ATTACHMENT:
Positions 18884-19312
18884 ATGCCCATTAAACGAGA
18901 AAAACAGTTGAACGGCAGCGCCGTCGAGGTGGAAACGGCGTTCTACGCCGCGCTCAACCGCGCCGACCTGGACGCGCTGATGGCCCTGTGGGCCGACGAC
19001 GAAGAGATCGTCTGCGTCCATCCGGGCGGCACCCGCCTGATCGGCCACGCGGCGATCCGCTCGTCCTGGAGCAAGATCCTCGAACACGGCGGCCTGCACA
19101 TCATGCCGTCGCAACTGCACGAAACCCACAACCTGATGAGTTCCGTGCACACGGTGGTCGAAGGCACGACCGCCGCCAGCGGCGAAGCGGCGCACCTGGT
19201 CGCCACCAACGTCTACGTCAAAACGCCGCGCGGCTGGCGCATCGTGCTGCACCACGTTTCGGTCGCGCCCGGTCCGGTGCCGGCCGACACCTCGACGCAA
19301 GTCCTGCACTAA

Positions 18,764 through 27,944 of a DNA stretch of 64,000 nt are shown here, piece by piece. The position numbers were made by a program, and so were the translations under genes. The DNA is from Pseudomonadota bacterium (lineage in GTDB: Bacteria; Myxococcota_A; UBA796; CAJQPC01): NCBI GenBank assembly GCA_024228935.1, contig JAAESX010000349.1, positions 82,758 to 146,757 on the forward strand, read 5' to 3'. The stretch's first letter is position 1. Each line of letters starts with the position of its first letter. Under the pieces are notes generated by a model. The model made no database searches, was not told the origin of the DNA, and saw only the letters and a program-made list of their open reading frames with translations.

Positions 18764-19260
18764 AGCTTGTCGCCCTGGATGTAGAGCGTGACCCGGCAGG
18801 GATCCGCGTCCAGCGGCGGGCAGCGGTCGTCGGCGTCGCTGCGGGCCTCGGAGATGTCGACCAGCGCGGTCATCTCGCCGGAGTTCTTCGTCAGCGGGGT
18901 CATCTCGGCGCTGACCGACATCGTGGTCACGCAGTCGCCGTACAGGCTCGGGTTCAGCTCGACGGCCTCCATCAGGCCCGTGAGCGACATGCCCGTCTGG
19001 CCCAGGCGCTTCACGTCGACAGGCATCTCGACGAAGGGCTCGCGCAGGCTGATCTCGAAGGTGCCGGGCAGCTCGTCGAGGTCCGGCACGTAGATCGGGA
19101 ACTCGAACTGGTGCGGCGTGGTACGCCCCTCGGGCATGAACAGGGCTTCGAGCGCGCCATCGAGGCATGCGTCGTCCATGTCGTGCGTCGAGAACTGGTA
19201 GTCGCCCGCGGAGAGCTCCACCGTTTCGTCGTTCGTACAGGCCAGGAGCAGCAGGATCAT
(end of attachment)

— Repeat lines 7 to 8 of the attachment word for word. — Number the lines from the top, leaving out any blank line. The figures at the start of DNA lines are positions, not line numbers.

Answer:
19301 GTCCTGCACTAA

Positions 18,764 through 27,944 of a DNA stretch of 64,000 nt are shown here, piece by piece. The position numbers were made by a program, and so were the translations under genes. The DNA is from Pseudomonadota bacterium (lineage in GTDB: Bacteria; Myxococcota_A; UBA796; CAJQPC01): NCBI GenBank assembly GCA_024228935.1, contig JAAESX010000349.1, positions 82,758 to 146,757 on the forward strand, read 5' to 3'. The stretch's first letter is position 1. Each line of letters starts with the position of its first letter. Under the pieces are notes generated by a model. The model made no database searches, was not told the origin of the DNA, and saw only the letters and a program-made list of their open reading frames with translations.